## Arctan Formulae for Computing π

### Number of Terms

*My γ bakes the best π!*

To compute **π** to *d* digits; that is, to converge each individual series to **10**^{−d}; that is, compute sufficient terms so that the n^{th} term is:

__ 1 __ | ** ≤ 10**^{−d} |

**(2n-1)·q**^{2n-1} |

Taking logarithms of both sides, simplifying by discarding small values, and rearranging, we get an approximate value for **n**:

Thus to compute **π** for **d = 100000** would take approximately:

**series** | **q**^{2} | **terms** |

1/2 | 4 | 166,100 |

1/3 | 9 | 104,800 |

1/4 | 16 | 83,000 |

1/5 | 25 | 71,500 |

1/7 | 49 | 59,200 |

1/8 | 64 | 55,400 |

1/10 | 100 | 50,000 |

1/18 | 324 | 39,800 |

1/20 | 400 | 38,400 |

1/49 | 2,401 | 29,600 |

1/57 | 3,249 | 28,500 |

1/70 | 4,900 | 27,100 |

1/99 | 9,801 | 25,100 |

1/239 | 57,121 | 21,000 |

1/515 | 265,225 | 18,400 |

1/682 | 465,124 | 17,600 |

1/1985 | 3,940,225 | 15,200 |

1/12943 | 167,521,249 | 12,200 |

1/110443 | 12,197,656,249 | 9,900 |

Clearly dividing terms by, say, 57121 will cause them to get very small much faster than dividing by 16!

We can use this table to estimate approximately the relative speeds of the various formulae by computing the total number of terms required to converge all the series in each:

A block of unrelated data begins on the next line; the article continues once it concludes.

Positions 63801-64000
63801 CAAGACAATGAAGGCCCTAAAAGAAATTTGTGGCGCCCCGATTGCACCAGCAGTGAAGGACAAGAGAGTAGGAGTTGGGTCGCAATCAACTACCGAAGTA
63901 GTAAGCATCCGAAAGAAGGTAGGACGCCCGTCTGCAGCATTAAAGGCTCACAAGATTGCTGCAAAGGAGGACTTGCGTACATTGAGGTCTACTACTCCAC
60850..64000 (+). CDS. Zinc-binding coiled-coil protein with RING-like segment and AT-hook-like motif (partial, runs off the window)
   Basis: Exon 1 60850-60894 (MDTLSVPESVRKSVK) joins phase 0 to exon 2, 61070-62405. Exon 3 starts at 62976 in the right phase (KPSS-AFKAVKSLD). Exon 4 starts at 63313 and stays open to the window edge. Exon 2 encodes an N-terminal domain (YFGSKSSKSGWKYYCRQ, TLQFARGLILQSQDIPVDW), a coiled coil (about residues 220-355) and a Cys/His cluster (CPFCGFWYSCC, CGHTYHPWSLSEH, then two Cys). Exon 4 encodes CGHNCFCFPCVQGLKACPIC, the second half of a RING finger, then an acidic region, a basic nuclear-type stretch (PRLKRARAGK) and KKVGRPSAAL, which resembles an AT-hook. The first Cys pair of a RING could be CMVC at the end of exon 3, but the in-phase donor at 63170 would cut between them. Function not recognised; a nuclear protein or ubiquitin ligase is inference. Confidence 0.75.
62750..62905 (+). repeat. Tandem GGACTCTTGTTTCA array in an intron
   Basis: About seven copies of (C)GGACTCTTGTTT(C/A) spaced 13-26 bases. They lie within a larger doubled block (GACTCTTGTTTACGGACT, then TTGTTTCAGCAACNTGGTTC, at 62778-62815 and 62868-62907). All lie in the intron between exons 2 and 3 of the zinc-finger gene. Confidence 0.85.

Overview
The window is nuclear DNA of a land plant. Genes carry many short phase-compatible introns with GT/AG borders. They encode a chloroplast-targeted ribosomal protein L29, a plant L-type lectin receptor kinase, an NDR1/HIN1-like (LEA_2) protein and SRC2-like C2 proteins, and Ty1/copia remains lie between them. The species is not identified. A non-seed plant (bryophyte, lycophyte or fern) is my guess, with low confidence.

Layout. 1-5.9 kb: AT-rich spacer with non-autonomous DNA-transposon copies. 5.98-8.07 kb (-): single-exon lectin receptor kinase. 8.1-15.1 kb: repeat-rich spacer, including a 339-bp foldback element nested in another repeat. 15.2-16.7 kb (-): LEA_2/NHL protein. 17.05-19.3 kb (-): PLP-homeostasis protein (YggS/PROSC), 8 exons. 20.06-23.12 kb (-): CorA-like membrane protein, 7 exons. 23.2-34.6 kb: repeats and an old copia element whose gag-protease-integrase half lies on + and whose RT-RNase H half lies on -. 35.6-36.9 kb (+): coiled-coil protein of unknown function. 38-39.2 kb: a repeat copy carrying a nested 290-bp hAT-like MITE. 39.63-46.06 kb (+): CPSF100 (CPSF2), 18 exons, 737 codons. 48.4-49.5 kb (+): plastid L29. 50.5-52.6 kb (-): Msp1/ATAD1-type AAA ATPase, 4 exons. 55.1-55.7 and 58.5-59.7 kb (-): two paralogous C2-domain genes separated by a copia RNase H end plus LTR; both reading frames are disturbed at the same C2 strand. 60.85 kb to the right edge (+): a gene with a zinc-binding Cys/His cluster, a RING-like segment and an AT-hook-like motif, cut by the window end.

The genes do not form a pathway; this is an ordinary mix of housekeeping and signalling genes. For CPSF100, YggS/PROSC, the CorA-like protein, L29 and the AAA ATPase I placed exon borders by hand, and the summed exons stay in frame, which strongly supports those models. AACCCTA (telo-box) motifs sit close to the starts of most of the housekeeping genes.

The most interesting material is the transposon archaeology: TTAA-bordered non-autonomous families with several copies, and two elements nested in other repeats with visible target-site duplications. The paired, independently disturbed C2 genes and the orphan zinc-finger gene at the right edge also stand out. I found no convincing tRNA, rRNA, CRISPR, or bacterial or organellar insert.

** formula ** | **series** | **total terms** |

2 | 1/2 1/3 | 270,900 |

3 | 1/2 1/5 1/8 | 293,000 |

4 | 1/2 1/7 | 225,300 |

5 | 1/3 1/7 | 164,000 |

6 | 1/4 1/20 1/1985 | 136,600 |

7 | 1/5 1/70 1/99 | 123,700 |

8 | 1/5 1/239 | 92,500 |

9 | 1/8 1/57 1/239 | 104,900 |

10 | 1/10 1/239 1/515 | 89,400 |

11 | 1/18 1/57 1/239 | 89,300 |

12 | 1/49 1/57 1/239 1/110443 | 89,000 |

13 | 1/57 1/239 1/682 1/12943 | 79,300 |

The last two formulae must be used with care. The typical largest integer value permited in a computer (with a 32 bit word) is around 2,000,000,000. The values of **q**^{2} either exceed this or are very close. This "overflow" error might be eliminated by dividing each "partial" term twice by **q** rather than once by **q**^{2} but this change will cause in increase in computation time by about 50% for this series.
While the number of total terms is the same, the effect would be to use 18,000 for the 1/12943 series and 15,000 for the 1/110443 series. This would make the equivalent "total terms" for comparison 94,000 for Formula 12 and 85,000 for Formula 13.

This table indicates that Formula 13 is the fastest algorithm, followed by Formulas 10, 11,and 12 with Formula 8 close behind.
In this approximation, Formula 11 is faster than Formula 8, as an example, even though it needs to compute *three* series rather than *two* because the relatively faster convergence of the "slowest" series, the 1/18.

This discussion on the relative speeds is just a first approximation. In practice, other corrections and overhead may change the actual relative speeds of the various series. The "last word" is actually to perform the various computation and time the calculations!